|Project by Blake||posted 10-31-2010 07:10 AM||10010 views||78 times favorited||24 comments|
I recently upgraded my router table by adding a router lift. So I had a router plate without a home, which became the inspiration for this project.
Most of the parts are constructed with MDF. The table top is a piece of Phenolic that I found at my old job. It was exactly 1/2” thick so it was perfect for use with the t-track. I cut it into thirds, sandwiched the t-track between the pieces, and mounted it back on to a piece of MDF.
The raising/lowering mechanism for the router is a simple twist-screw mechanism made out of all-thread, a bracket mounted to the router plate and a store-bought knob.
I imbedded two rare-earth magnets next two the router plate and stuck a steel ruler to them (third photo). The ruler can be flipped from the fractions side to the other side with 10ths and 100ths of an inch depending on which system I’m using. It can also be “zeroed” just by sliding it up or down.
An Incra “T-track Plus” extends out either side of the X-Y table for attaching adjustable stops along the X-axis (see 5th and 6th photos)
The X-Y table slides on four modified ball-bearing keyboard slides.
Each slide had one set of ball-bearing gliders between the upper and lower section. But the slides were not accurate enough as-is because when the weight shifted from one side to the other it would rock on the glider. I also had to modify the slides so they would move in both directions from center.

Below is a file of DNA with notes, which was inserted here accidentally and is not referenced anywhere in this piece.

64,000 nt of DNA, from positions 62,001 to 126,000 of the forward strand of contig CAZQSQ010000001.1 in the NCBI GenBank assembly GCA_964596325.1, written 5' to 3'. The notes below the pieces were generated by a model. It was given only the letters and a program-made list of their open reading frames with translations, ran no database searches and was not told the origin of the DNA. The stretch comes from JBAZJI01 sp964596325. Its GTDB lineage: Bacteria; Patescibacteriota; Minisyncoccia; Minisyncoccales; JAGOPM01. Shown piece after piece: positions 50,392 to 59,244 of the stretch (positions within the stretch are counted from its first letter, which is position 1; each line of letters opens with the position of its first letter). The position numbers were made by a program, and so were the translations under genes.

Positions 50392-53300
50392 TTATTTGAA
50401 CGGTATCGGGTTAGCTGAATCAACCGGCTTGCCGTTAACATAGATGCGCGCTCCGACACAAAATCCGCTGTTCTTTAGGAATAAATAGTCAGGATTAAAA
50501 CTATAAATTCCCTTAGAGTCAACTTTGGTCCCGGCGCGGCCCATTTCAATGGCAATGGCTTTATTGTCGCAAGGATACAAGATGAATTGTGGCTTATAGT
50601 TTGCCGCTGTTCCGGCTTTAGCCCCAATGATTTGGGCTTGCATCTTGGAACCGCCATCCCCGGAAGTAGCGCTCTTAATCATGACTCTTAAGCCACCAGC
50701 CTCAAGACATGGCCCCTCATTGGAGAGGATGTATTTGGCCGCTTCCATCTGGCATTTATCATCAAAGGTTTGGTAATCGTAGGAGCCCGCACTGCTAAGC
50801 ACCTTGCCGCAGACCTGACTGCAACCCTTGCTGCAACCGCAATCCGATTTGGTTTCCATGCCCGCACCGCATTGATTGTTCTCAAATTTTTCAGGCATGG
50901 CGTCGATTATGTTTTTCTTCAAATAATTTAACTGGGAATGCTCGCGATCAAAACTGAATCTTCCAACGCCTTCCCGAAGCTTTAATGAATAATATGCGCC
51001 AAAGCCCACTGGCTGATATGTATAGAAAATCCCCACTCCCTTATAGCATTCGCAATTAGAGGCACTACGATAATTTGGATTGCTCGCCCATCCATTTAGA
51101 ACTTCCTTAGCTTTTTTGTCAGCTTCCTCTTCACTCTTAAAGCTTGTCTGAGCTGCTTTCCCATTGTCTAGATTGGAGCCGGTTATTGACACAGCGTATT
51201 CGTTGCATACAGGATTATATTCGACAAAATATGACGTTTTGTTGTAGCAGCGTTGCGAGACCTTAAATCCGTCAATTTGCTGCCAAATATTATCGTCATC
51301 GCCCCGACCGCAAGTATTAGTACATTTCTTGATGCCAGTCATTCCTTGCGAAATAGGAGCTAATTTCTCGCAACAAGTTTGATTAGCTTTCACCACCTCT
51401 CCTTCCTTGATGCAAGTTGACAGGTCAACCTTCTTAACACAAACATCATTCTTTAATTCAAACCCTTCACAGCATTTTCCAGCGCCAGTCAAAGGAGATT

The single ball-bearing glider in the slide:
To modify the slides I started by removing the stops that keep the slides from moving past the neutral position.
This allowed me to remove the lower section to reveal the ball-bearing glide:
Then I carefully transferred the glide from one slide to another to avoid losing ball bearings:
Now there are two glides in each slide. Yes, this does mean that I had to buy TWICE as many slides as I needed and waste half of them, but they are much stiffer and they don’t rock, which increases overall accuracy. It also means that they can slide in both directions but not as far as the original slides. Luckily I was able to get an awesome deal on the slides. They were an old style on clearance for 40% off (only $7 bucks per pair).
One set of two finished slides:
Because the stops were removed from the slides, I had to add my own stops between the X-Y table so it doesn’t slide beyond the point where the bearings were exposed and tiny steel balls start dropping to the floor. You can see the stops made from scraps of Padouk in the second photos.
The Test Cut
The first mortise came out flawlessly!
-- Happy woodworking! http://www.openarmsphotography.com